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Jal Mehta Promoted to Professor of Education

His research focuses on the professionalization of teaching and what it would take to create high-quality schooling at scale.
Jal Mehta

Photo by Tim Llewellyn

Associate Professor Jal Mehta has been promoted to full professor of education at the Harvard Graduate School of Education. Mehta’s research focuses on the professionalization of teaching and what it would take to create high-quality schooling at scale. He formally joined the HGSE faculty in 2008.

“I am thrilled to recognize Jal’s many contributions through this well-deserved promotion. His scholarship has brought new insights into issues related to schooling and pedagogy, and his most recent book, In Search of Deeper Learning, stands to push the field to think in more nuanced ways about reform and innovation in education,” says Dean Bridget Terry Long. “His teaching is exceptional, and students have praised him as an outstanding educator and mentor. He has already accomplished a great deal in his career and contributed much to this community. I am excited to see the impact of his work for years to come.”

  • Mehta joined the HGSE faculty as an assistant professor in 2008, the same year he was named an emerging scholar by AERA
  • He was a Radcliffe Fellow in 2016–2017
  • His latest book is In Search of Deeper Learning: The Quest to Remake the American High School

The result of a six-year study across 30 U.S. high schools and hundreds of classrooms, In Search of Deeper Learning: The Quest to Remake the American High School seeks to identify where and how powerful learning is happening in schools today. The book was written with educator Sarah Fine, Ed.M.’13, Ed.D.’17. Mehta is also the author of The Allure of Order: High Hopes, Dashed Expectations and the Troubled Quest to Remake American Schooling, which examines the last century of education reform in America and discusses why certain reform efforts — including No Child Left Behind — have been less than successful.

Mehta credits his family and his mentors — including his high school history teacher Mr. Lakin, his undergraduate thesis adviser William Julius Wilson, his dissertation adviser Sandy Jencks, and HGSE colleagues Sara Lawrence-Lightfoot and David Cohen — for their support and guidance over the course of his career leading to this milestone. “I'm overjoyed to have received tenure at HGSE,” he says. “HGSE has been a wonderful home for myself and my work. I love working with students who are so committed to equity and educational transformation.”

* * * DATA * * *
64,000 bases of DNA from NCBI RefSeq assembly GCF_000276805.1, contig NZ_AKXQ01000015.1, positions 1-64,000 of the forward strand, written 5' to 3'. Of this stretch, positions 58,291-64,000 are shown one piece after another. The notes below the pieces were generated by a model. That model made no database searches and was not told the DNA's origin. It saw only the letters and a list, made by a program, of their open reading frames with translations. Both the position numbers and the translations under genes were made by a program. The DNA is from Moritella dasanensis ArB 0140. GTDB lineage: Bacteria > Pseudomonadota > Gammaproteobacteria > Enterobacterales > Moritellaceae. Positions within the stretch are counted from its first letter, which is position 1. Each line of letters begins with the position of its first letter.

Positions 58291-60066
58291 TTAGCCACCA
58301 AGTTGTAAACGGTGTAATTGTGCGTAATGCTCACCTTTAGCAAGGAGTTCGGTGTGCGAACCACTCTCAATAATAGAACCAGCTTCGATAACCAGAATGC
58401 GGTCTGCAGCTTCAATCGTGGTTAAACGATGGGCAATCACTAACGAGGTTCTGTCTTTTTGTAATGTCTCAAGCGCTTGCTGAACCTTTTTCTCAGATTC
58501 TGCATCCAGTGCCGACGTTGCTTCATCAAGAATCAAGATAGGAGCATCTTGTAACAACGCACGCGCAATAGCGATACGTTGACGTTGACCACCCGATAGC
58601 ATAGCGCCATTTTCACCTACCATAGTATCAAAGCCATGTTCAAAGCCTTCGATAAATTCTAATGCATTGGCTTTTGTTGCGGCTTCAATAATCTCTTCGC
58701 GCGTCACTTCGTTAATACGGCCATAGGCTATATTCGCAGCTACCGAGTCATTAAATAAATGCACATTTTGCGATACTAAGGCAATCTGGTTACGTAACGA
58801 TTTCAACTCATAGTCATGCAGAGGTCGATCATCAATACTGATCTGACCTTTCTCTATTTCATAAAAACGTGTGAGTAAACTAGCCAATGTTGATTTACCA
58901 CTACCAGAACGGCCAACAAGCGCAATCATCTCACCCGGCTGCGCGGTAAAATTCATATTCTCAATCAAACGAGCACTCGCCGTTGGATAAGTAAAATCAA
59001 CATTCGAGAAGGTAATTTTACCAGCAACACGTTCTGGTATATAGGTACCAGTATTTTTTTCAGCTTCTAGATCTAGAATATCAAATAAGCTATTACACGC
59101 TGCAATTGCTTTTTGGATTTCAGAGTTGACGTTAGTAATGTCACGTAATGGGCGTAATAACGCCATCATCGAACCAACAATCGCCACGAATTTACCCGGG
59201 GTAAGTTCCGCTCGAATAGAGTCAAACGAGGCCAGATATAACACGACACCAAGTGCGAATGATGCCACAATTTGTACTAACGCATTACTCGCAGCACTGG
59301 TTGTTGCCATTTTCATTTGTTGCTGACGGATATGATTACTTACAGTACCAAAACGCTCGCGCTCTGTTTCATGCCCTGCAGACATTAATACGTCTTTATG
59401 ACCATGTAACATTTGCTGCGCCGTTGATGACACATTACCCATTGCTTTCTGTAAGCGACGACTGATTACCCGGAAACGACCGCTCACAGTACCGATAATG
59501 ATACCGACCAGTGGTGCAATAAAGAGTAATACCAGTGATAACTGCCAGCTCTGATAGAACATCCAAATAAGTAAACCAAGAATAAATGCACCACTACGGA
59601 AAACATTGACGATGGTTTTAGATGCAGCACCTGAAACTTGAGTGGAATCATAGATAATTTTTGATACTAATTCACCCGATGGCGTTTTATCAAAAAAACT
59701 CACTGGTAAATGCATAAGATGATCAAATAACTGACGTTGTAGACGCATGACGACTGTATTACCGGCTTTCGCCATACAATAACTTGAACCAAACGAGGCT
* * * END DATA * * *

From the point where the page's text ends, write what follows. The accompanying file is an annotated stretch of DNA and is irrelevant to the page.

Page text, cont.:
In 2014, Mehta’s students recognized his strengths as a teacher when he earned the Morningstar Teaching Award, presented annually to a faculty member for his or her generosity in providing time and support to students.

He’s also been recognized for his research, having earned grants and awards including the Emerging Scholar Award by the Educational Change SIG of the American Education Research Association and a Radcliffe Fellowship.

“My goal is to try to continue to develop the understandings and practices needed to transform our industrial-age school structures into the kind of humane, powerful, deep, and equitable learning organizations that our adults need and our students deserve,” Mehta says. “I will continue to do that in a way that is deeply mutually engaged with the field — working with students, teachers, community members, schools, districts, states, provinces, and ministries that are trying to make those shifts and learning with and from them about what is promising and what barriers continue to lie in our path. I see my work as thinking about the relational, adaptive, political, and human dimensions of change, foregrounding the importance of relationships, trust, and building cultures of rigor and joy in a world that has been overly focused on reductive and technical approaches to improvement.”

Prior to joining HGSE, Mehta spent two years as a postdoctoral fellow at the Ed School. He earned his Ph.D. in sociology and social policy, a master’s in sociology, and a bachelor’s in social studies, all from Harvard University.

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